• If you want to gift clothing think about visiting your local thrift shop or shopping for sustainable brands that carry organic and recycled products.

O.k., you get the idea. Give gifts that aren’t store-bought but heartfelt. They may take a bit more time, but they’ll also be more appreciated. Best of all, they’re guaranteed not to be re-gifted or tossed (unless the photo is unflattering, so no sibling retaliation here!)

Moving on step 3: Details, details.

picture of two people making thier own Chritmas wreaths our of all natural and organic materials like pine leaves pine cones berries and other found natural objects


3. Snoofs, Fuzzles And Wuzzles.

“He brought back their snoofs and their tringlers and fuzzles, Brought back their pantookas, their dafflers and wuzzles.

Of course snoofs, fuzzles and wuzzles are all lovely holiday decor. But let's focus on more essential Christmas swag like wreaths, garland and table settings.

Rather than have you begin foraging in the woods for berries and evergreen boughs, I’m going to make this easy: Just look at Elaine and Ginger’s Pinterest page called “Natural Christmas Decorations”.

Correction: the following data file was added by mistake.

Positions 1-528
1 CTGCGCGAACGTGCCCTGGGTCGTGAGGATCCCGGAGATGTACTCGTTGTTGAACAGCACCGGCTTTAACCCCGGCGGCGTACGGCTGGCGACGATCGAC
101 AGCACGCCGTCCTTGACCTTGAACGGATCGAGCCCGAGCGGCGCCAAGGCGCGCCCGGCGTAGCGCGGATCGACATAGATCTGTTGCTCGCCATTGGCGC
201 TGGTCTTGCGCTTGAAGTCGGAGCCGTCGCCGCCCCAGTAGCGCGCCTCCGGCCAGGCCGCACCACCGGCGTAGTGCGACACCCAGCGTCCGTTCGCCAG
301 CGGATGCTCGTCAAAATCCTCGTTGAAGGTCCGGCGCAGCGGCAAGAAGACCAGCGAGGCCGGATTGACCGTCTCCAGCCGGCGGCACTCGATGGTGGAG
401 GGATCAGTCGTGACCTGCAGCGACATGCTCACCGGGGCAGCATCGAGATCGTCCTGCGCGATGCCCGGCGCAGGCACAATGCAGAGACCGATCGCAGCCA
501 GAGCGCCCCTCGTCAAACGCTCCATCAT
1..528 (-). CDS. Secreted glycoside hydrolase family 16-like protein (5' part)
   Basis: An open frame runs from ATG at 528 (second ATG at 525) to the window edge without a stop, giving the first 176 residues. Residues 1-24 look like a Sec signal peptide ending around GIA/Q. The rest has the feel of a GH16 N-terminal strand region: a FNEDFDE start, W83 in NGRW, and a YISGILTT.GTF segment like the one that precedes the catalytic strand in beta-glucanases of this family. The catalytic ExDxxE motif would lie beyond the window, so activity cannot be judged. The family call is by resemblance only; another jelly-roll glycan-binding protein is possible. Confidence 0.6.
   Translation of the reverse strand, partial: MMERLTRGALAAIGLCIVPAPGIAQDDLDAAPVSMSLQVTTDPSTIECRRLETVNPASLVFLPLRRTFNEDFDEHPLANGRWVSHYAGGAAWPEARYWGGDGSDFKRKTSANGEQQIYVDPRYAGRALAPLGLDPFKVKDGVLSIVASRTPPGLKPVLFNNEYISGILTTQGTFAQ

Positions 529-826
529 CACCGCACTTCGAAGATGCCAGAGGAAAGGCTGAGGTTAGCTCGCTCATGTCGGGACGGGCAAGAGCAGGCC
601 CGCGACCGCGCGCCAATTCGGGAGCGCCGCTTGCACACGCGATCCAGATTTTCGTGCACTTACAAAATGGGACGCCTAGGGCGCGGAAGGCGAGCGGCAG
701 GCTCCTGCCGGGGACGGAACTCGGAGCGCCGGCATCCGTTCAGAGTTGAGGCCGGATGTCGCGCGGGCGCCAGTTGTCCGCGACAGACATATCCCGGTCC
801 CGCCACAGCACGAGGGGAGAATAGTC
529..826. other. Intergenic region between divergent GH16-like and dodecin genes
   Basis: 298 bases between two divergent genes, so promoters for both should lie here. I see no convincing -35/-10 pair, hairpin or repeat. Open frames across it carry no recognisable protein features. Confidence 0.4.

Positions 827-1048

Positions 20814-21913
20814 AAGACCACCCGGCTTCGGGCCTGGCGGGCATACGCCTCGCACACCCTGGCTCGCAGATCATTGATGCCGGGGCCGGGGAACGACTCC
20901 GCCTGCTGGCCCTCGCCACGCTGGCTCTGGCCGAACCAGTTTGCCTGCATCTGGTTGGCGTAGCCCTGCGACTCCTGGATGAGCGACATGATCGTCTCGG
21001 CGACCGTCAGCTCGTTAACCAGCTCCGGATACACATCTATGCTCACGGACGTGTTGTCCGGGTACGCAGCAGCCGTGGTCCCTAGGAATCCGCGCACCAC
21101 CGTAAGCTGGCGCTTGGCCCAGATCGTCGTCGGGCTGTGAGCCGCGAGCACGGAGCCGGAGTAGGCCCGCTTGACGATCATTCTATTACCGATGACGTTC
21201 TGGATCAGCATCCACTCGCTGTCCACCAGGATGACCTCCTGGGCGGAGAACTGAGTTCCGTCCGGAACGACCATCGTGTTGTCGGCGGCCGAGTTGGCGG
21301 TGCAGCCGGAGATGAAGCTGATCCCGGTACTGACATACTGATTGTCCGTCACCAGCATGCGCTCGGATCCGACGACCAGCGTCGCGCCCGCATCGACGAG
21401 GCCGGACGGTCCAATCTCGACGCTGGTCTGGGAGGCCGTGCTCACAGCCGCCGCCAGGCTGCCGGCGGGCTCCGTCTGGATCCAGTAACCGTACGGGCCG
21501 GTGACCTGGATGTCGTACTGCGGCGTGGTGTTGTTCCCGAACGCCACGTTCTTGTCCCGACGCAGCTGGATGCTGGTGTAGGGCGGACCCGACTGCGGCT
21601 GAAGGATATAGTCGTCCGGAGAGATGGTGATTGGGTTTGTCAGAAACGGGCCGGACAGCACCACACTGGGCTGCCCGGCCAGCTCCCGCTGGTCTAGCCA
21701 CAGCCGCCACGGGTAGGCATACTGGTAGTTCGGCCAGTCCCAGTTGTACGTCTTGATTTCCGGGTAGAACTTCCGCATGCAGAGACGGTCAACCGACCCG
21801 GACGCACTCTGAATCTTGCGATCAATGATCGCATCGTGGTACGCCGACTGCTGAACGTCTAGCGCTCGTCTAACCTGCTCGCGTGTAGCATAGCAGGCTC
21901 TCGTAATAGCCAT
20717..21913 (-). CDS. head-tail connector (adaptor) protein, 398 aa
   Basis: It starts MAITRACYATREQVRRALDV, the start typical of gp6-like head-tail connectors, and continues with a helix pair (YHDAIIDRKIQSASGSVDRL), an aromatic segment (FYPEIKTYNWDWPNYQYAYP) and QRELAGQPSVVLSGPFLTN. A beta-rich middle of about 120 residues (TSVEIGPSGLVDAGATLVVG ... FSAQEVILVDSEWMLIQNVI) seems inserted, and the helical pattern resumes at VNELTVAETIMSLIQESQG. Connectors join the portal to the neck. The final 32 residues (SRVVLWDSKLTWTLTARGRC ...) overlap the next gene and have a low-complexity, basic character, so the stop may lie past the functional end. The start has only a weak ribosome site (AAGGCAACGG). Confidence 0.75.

In one fell swoop, they demonstrate how easy it is to create a holiday home filled with natural charm and grace. A masterful alternative to gaudy plastic (aka, toxic to the earth…) tinsel, wreaths and garland.

Not only are naturally-sourced decorations more aesthetically pleasing and authentic to the season, they’re 100% biodegradable and therefore planet and future friendly. Most of Elaine and Ginger’s ideas are ingeniously simple. But if you don’t want to spend time creating or assembling yourself, check-out local Christmas craft bazaars, nurseries, and even big shops like Lowes, that have a variety of ready-made arrangements created by on-staff designers.

So this holiday season celebrate by giving and decorating sustainably. In ways that bring joy to those you love while protecting the world we all cherish. Just remember…

Maybe Christmas doesn’t just come from a store. Maybe Christmas, perhaps, means a little bit more!